Arizona’s wildfire season is off to an active start with one of the most notable fires, the Bighorn Fire, continuing to spread in the Santa Catalina Mountains. University of Arizona professor and fire ecology expert Don Falk discussed factors that are making it difficult for crews to contain, as well as how wildfires alter the landscape after they’re put out.
“Because of the changes in climate over the last 100 years as well as the accumulation of fuels from the absence of fire, when a fire does happen we get a big one,” Falk said. “And it can take a long time for an ecosystem like that to put itself back together.”
This week Arizona set a new daily record for COVID-19 cases, confirming nearly 3,600 positive cases Tuesday. Arizona’s upward trajectory in cases comes as more municipalities adopt mask ordinances. While Pima County now requires masks in public, Marana Mayor Ed Honea explained why he has no plans to enforce the policy in town.
“I think mandating wearing a mask is not going to guarantee you that everybody is going to wear one. I think asking people to try to be on their best behavior and be cautious and careful of the health of others works better,” Honea said.
Honea clarified that he supports wearing masks in public and encourages residents to do so. He said he requires town employees to wear a mask while in the office.
A surge of COVID-19 cases led the city of Nogales to require face coverings in public. Mayor Arturo Garino told Lorraine Rivera spikes occurred around holidays and graduations in May, leading him to believe people gathering in large groups failed to wear masks or maintain social distancing. While breaking the ordinance is considered a misdemeanor, Garino said it’s unlikely a person would be cited.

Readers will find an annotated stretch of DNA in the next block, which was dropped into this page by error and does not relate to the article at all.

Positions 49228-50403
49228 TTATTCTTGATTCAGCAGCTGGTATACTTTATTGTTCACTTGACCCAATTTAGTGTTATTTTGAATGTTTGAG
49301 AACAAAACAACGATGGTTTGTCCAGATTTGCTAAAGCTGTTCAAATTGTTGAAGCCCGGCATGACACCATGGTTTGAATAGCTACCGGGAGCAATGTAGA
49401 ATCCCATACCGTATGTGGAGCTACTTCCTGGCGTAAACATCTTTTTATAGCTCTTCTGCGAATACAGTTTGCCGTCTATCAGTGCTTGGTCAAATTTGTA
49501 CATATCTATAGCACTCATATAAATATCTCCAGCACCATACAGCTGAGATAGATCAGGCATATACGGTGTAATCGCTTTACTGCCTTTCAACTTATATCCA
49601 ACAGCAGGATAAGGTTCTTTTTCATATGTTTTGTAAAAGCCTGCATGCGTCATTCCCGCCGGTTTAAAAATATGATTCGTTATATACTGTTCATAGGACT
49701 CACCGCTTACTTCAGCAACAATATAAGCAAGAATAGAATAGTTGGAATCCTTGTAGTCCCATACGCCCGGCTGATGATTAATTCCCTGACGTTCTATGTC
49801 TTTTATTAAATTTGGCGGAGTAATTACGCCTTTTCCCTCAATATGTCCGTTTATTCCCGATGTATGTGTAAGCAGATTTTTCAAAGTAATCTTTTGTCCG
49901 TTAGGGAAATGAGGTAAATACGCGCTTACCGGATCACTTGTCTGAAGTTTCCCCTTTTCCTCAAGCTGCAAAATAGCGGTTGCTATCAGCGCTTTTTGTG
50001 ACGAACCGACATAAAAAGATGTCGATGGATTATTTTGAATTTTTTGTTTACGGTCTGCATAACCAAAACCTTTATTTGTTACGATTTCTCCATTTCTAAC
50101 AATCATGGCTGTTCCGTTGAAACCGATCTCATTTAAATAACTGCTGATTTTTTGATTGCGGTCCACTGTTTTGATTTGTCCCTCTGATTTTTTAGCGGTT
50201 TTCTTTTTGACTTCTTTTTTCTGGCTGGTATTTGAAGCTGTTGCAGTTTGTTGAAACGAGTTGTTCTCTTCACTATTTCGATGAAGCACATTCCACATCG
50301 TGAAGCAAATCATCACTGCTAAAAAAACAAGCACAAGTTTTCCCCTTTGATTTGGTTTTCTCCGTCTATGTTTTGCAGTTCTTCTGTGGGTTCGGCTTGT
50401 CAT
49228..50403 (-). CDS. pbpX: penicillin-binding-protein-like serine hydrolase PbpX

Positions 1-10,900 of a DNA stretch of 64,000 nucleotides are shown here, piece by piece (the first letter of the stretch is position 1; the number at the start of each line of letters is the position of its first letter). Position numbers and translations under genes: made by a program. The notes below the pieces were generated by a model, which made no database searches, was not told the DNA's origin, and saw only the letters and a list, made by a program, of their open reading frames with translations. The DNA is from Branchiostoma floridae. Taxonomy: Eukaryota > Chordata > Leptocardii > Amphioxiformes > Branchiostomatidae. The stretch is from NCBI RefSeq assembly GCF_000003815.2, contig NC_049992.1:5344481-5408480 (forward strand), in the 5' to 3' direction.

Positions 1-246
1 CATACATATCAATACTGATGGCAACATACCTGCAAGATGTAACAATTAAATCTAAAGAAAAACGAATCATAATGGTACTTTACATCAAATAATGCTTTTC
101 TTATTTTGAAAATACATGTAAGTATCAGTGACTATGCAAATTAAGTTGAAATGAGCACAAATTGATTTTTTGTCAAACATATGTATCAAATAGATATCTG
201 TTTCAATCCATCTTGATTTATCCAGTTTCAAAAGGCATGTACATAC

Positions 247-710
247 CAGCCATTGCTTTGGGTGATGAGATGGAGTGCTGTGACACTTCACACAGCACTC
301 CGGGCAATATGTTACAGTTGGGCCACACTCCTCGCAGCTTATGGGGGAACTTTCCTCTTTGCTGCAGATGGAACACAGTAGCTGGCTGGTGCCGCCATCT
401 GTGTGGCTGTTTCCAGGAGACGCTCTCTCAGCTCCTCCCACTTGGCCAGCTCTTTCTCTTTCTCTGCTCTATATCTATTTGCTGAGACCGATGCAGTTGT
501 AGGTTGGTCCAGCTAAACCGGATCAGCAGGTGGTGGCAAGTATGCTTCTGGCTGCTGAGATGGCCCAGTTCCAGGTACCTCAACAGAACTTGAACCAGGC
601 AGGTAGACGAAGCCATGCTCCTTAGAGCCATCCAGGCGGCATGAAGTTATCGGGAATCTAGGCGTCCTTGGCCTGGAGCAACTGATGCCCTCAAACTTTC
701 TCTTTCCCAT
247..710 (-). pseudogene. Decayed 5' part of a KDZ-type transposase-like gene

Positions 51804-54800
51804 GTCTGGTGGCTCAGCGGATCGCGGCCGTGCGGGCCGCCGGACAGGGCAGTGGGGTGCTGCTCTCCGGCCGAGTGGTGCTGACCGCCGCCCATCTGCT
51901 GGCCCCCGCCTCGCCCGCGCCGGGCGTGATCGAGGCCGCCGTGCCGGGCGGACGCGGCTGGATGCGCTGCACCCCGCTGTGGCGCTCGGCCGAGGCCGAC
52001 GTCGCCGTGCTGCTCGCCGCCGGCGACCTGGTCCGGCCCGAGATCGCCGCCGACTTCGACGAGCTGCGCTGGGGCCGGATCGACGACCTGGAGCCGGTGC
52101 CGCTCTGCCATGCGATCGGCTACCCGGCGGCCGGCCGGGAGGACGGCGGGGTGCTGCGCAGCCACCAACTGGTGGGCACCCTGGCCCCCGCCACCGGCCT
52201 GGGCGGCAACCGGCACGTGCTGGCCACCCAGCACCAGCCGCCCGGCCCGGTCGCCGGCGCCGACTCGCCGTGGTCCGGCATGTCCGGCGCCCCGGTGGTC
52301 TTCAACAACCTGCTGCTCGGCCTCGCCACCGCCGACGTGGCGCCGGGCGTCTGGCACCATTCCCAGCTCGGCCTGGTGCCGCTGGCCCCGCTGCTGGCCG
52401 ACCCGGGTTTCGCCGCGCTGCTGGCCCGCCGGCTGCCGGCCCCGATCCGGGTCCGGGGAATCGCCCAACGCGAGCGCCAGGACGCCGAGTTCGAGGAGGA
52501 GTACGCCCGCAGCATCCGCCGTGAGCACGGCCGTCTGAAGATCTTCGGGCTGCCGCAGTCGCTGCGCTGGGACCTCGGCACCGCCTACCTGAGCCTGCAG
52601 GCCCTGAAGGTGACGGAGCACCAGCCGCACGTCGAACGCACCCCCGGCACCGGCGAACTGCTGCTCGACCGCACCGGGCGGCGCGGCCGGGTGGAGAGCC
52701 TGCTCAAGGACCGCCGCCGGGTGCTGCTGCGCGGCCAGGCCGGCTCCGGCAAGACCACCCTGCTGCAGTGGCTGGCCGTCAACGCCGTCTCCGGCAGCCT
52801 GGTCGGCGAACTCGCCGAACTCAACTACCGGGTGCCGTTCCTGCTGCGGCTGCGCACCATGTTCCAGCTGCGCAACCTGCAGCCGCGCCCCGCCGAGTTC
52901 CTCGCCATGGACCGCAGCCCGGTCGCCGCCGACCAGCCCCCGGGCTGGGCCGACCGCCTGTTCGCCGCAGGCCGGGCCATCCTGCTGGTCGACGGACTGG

“I spoke to the police chief and the city manager and I said I didn’t want to go with citations. I wanted to go with education first,” Garino said. “As a matter of fact, police officers carry masks with them in case they find someone that is in need of a mask and they cannot social distance.”
Garino said businesses have reported that the vast majority of customers wear masks. The city has more than 1,500 confirmed cases and 14 deaths out of a population of about 20,000.
“Everybody probably in Nogales, for the size of the community, probably knows somebody that’s being hospitalized right now,” Garino said.
With Arizona’s unemployment rate nearing 13%, restaurants are one of the state’s hardest-hit industries during the pandemic. We learned more about the economic impact from Steve Chucri, president of the Arizona Restaurant Association and a Maricopa County supervisor.
“What we saw is Arizona restaurants losing roughly $29 million a day during the peak of this virus. The month of April we lost $815 million. And keep in mind, annually, we’re almost a $14 billion industry,” Chucri said.
Chucri said restaurants employ more than 230,000 people in Arizona and between 75-80% were laid off or furloughed at some point during the pandemic. He praised restaurants that have been able to innovate during the pandemic and remain open.
Recent U.S. Supreme Court rulings that upheld DACA and expanded the 1964 Civil Rights Act to protect LGBTQ employees stunned many who expected the court’s conservative majority to decide in unison against both. Tony Paniagua heard from Arizonans directly impacted by the rulings to get their reaction and learn what the court’s actions mean for their future.